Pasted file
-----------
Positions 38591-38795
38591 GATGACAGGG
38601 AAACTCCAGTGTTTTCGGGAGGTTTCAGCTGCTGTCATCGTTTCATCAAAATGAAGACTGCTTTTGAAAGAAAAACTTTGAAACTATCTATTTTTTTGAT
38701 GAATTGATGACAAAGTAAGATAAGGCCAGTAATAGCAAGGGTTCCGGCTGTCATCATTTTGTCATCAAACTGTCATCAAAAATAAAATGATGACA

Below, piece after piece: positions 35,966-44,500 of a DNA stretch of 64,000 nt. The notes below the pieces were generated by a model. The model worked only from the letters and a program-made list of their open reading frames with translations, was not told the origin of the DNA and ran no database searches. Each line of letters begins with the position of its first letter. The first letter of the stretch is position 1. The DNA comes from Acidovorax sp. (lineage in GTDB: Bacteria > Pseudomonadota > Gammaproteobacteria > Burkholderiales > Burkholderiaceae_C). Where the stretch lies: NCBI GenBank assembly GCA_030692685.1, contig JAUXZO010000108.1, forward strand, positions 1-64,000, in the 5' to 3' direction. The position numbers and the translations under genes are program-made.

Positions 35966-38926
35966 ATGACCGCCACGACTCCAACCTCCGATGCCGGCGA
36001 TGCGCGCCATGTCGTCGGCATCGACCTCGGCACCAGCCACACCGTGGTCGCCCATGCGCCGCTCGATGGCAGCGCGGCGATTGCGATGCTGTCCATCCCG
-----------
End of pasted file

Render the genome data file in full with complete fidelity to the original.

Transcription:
Positions 38591-38795
38591 GATGACAGGG
38601 AAACTCCAGTGTTTTCGGGAGGTTTCAGCTGCTGTCATCGTTTCATCAAAATGAAGACTGCTTTTGAAAGAAAAACTTTGAAACTATCTATTTTTTTGAT
38701 GAATTGATGACAAAGTAAGATAAGGCCAGTAATAGCAAGGGTTCCGGCTGTCATCATTTTGTCATCAAACTGTCATCAAAAATAAAATGATGACA

Below, piece after piece: positions 35,966-44,500 of a DNA stretch of 64,000 nt. The notes below the pieces were generated by a model. The model worked only from the letters and a program-made list of their open reading frames with translations, was not told the origin of the DNA and ran no database searches. Each line of letters begins with the position of its first letter. The first letter of the stretch is position 1. The DNA comes from Acidovorax sp. (lineage in GTDB: Bacteria > Pseudomonadota > Gammaproteobacteria > Burkholderiales > Burkholderiaceae_C). Where the stretch lies: NCBI GenBank assembly GCA_030692685.1, contig JAUXZO010000108.1, forward strand, positions 1-64,000, in the 5' to 3' direction. The position numbers and the translations under genes are program-made.

Positions 35966-38926
35966 ATGACCGCCACGACTCCAACCTCCGATGCCGGCGA
36001 TGCGCGCCATGTCGTCGGCATCGACCTCGGCACCAGCCACACCGTGGTCGCCCATGCGCCGCTCGATGGCAGCGCGGCGATTGCGATGCTGTCCATCCCG